In following this route, the greyhound industry provides a good guide to what can be done, in transitioning as it did from a setup that was often portrayed as being ‘dodgy’ and allegedly rife with illegality, to one under which proper controls ensure good welfare, good regulation and the correct governance structures were achieved through effective, transparent self-regulation.
The Greyhound Regulatory Authority has demonstrated the benefits to all stakeholders of the independence of the regulatory arm and gives them confidence that it will provide to reasonable members an environment under which it can operate properly and that any breaches will be swiftly, independently, and fairly dealt with while keeping the concepts of proportionality and fairness in mind.
For the regulatory board to be seen to be fully independent, it must be constituted so that it does not exhibit sympathies or bias in order to ensure the stakeholders are fully engaged and involved, but it will govern according to strict terms of reference, agreed with a variety of interested parties, and properly documented to be available to anyone who wishes to see them. This includes setting out the potential sanctions for different types of infringement, and how investigations are to be carried out to ensure that sanctions are applied when appropriate in a fair manner regardless of the types of hound involved or that it must be seen to apply equitably to a several-day-a-week professional foxhound pack through to a college foot pack where everything is done by amateurs.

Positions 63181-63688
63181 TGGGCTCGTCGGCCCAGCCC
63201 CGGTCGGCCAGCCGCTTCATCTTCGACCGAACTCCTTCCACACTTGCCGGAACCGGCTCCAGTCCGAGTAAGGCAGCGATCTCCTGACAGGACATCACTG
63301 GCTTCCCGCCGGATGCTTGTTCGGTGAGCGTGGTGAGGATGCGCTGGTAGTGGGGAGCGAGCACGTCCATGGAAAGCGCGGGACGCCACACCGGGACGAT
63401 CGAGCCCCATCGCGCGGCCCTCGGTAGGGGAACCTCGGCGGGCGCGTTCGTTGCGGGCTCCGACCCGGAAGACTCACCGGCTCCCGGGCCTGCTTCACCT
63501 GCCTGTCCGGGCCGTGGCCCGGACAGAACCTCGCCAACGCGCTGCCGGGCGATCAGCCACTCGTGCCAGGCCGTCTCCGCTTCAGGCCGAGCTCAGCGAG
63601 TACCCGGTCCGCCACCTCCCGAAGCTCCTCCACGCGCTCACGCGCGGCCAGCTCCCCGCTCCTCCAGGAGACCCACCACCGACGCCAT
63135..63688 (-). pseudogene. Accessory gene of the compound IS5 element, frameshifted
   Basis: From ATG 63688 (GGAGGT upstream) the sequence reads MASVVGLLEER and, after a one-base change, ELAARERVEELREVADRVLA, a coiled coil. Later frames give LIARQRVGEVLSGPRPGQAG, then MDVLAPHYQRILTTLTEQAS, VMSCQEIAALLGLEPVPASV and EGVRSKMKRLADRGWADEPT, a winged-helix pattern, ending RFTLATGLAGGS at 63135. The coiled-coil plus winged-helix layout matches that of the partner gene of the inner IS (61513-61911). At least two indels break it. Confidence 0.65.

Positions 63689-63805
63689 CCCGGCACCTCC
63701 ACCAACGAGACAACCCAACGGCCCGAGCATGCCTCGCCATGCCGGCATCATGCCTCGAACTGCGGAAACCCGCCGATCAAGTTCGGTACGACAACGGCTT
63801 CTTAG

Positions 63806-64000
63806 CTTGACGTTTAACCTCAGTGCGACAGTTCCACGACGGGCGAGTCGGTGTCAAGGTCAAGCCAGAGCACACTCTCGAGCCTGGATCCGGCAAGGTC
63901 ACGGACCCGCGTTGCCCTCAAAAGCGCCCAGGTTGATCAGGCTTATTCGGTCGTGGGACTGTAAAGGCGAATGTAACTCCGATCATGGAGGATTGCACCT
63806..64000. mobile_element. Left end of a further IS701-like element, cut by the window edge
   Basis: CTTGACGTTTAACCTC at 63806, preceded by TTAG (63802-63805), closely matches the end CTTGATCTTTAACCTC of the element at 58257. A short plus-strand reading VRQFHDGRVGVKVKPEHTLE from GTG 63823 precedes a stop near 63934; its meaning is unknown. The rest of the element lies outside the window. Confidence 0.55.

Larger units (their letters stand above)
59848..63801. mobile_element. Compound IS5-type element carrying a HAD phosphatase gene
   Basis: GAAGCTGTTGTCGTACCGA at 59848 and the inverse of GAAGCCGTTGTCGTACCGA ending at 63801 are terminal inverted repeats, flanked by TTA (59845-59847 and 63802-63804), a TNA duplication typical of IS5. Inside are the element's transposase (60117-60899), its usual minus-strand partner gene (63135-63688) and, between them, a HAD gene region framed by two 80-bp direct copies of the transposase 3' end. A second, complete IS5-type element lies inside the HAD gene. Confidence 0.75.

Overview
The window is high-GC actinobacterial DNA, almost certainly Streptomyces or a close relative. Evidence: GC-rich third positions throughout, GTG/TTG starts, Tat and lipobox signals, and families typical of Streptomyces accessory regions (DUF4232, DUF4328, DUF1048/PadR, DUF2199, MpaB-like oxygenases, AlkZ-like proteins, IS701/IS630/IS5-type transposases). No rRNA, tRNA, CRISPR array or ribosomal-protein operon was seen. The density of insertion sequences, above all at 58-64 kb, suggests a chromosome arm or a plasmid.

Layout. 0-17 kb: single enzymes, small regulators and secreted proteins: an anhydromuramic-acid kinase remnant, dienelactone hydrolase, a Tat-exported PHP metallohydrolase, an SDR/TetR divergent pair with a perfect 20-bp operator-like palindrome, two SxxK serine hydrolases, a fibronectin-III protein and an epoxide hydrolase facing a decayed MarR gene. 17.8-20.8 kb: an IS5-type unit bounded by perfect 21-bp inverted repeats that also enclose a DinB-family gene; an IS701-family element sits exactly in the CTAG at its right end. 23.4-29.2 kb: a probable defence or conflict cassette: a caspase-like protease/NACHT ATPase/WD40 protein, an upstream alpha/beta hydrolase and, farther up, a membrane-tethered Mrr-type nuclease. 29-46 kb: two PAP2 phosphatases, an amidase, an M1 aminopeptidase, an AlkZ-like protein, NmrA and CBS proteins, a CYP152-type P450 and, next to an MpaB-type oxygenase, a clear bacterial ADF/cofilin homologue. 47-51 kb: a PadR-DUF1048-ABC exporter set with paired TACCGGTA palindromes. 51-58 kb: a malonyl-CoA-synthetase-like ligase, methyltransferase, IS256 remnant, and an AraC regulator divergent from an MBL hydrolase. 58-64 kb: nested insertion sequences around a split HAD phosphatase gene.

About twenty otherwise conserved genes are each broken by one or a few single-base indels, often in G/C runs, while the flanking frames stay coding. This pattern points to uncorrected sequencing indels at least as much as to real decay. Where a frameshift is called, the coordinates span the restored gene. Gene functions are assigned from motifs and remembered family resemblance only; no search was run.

Although we appreciate that good things come to those who wait, twelve years does seem an awfully long time to be still in the starting line with proposals that were seemingly ‘gift wrapped’ by Lord Donoughue. Why his proposals were effectively buried in the long grass is difficult to understand or rationalise, perhaps it was the common ‘fear of change’ combined with a distant hope that it would just go away if we pretended it wasn’t happening and thus inadvertently side-lining an approach that may be the best hope for saving our way of life.
When the MFHA was originally constituted most of the ‘Master’ members were also landowners and pack owners. Few if any had committees to question decision making or pseudo governmental bodies that provided licensed access. This does not mean that there were no disputes(!) amongst these prime stakeholders but ii did mean that issues were largely dealt with successfully informally with only occasional recourse to lawyer’s letters or packs sold at auction at Rugby. Today, societal changes and the Pandora’s box of social media critique have given today’s hunts and their supporters a new set of challenges and yet we seem unable or unwilling to admit that the post HA landscape requires a completely new set of plans and skills- is the revamp of plans that were written in a different decade really the best governance we can offer? We have no doubt that it would have worked at the time but such regimes rely on public confidence and that ingredient is something that, through a number of elementary own goals we have allowed to become fickle and today it is currently in short supply.
For some years now Baily’s has felt like we are the child who points out the Emperor’s nakedness, but the townsfolk have been too focused on their own view to listen. Is it possible that in reality the Emperor does not need new clothes – but a change of tailor?